Understanding wild caught fish


Sustainable harvest

Commercially harvested wild-caught fish species can generally be separated into two categories – white fish and oily fish. White fish are generally found on or near to the seafloor, whereas oily (or pelagic) fish live in the water column away from the seafloor. Here at Bidfood we understand seafood. Let us teach you how to understand wild caught fish.

What kind of seafood is white fish?

White fish can be further subdivided into bentho-pelagic fish (round fish which live near the sea bed such as cod, hoki, Alaska pollock and whitings) and benthic fish (which live on the sea bed such as flatfish like flounder, sole or monkfish). White fish are often processed into battered or crumbed value-added products. These species are often caught by trawling or, for certain premium species, longlines or pots are used.

What kind of seafood is oily fish?

Oily or pelagic fish are shoal-dwelling, fast swimming, mid-to-surface water fish. These are species such as Atlantic salmon, wild-caught red and pink Pacific salmon species and tuna. Generally, these oily fish are caught with static fishing nets – like gill nets or purse seines. Due to their oily nature, these species lend themselves to being canned, as this process stops all the good oils from spoiling.

What is overfishing?

Overfishing can be a challenge for wild fish stocks, particularly in cases where you have ‘straddling stocks.’ Straddling stocks is where fish spend part of their lifespan in one country and the rest of their life cycle in another. In order to address overfishing and other seafood sustainability concerns, third party certification of fish stocks across the world have become common for key globally traded fish. Bidfood sources Alaska pollock, Pacific cod, Atlantic cod, flounder, hoki/blue grenadier and whiting from MSC certified fisheries, as well as Alaskan pink and red salmon from RFM certified fisheries.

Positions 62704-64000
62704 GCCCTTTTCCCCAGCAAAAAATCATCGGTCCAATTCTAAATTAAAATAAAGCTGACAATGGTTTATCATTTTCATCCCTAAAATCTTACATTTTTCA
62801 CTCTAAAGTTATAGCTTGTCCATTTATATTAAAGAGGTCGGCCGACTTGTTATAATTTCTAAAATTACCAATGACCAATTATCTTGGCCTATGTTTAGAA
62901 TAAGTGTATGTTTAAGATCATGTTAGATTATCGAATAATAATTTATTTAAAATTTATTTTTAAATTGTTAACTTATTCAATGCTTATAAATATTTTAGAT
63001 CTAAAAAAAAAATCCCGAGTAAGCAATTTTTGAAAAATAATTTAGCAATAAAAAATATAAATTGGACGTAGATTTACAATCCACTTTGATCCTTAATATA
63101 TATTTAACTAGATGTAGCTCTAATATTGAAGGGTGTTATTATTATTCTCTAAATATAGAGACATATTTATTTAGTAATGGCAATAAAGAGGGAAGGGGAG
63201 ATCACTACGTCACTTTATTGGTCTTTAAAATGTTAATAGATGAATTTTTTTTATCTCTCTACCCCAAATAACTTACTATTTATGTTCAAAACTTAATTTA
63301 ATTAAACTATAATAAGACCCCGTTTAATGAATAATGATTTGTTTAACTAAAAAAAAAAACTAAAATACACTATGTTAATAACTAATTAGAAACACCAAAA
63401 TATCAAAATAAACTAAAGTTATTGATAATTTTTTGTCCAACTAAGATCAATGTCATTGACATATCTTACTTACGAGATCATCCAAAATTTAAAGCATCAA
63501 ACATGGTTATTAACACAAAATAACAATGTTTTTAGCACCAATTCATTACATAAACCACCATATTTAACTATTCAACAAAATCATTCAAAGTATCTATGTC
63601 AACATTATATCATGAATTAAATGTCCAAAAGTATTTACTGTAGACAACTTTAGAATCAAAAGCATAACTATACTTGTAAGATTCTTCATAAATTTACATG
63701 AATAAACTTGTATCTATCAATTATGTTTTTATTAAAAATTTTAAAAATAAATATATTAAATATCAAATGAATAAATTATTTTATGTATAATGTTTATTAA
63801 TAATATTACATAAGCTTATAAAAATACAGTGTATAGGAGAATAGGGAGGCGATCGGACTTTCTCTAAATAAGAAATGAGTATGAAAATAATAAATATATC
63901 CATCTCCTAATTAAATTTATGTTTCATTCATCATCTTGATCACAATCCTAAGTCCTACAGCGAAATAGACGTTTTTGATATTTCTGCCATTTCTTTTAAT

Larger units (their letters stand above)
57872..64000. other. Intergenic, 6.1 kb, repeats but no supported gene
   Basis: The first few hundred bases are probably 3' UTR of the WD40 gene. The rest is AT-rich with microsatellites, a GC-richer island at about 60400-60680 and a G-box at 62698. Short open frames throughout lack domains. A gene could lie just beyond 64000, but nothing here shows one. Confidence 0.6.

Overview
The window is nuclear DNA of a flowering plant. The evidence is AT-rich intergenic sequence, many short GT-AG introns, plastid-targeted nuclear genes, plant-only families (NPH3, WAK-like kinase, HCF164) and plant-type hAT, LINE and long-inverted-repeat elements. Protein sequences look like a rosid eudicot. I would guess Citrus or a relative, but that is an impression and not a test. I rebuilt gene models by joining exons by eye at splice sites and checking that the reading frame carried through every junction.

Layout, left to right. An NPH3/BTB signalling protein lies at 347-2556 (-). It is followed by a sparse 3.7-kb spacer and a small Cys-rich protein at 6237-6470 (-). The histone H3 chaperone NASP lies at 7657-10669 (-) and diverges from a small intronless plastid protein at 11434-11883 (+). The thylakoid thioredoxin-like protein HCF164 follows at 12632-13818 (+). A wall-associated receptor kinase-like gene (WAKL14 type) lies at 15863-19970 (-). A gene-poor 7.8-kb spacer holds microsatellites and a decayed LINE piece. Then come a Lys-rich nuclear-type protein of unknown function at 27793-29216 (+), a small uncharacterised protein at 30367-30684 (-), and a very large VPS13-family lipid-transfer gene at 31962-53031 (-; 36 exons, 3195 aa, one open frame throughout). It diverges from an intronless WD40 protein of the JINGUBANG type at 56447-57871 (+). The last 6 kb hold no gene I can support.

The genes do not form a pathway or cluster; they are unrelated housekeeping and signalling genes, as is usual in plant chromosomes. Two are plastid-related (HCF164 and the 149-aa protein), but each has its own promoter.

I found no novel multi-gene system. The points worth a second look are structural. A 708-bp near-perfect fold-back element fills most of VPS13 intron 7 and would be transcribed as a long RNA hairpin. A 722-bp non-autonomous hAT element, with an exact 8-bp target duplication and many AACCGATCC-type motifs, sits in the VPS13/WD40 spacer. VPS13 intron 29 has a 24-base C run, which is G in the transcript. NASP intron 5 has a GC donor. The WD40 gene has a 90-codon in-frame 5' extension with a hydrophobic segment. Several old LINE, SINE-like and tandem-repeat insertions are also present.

Alaska pollock

(Gadus chalcogrammus)

Alaska pollock is a lean, mild and tender member of the cod family. Alaska pollock is a great eco-conscious seafood choice and available frozen year-round. This species of fish is easy to prepare, delivering a mild, appealing flavour with consistent snow-white flesh. Its tender texture has excellent flaking qualities, which caters perfectly to consumers who prefer more delicate fish.

Hoki/blue grenadier

(Macruronus novaezelandiae)

Quickly becoming more popular throughout Australia, hoki/blue grenadier provides a large, medium thickness, boned-out fillet with a thin, edible skin (except for in New Zealand where the skin is usually removed). Blue grenadier has a delicate, sweet, succulent flavour, with moist flesh that flakes easily. Its flesh is particularly soft when raw and requires careful handling. Though excellent for grilling or barbecuing, this species is best suited to frying or baking because of the low oiliness of the species. For best results when frying, use a light batter or crumb.

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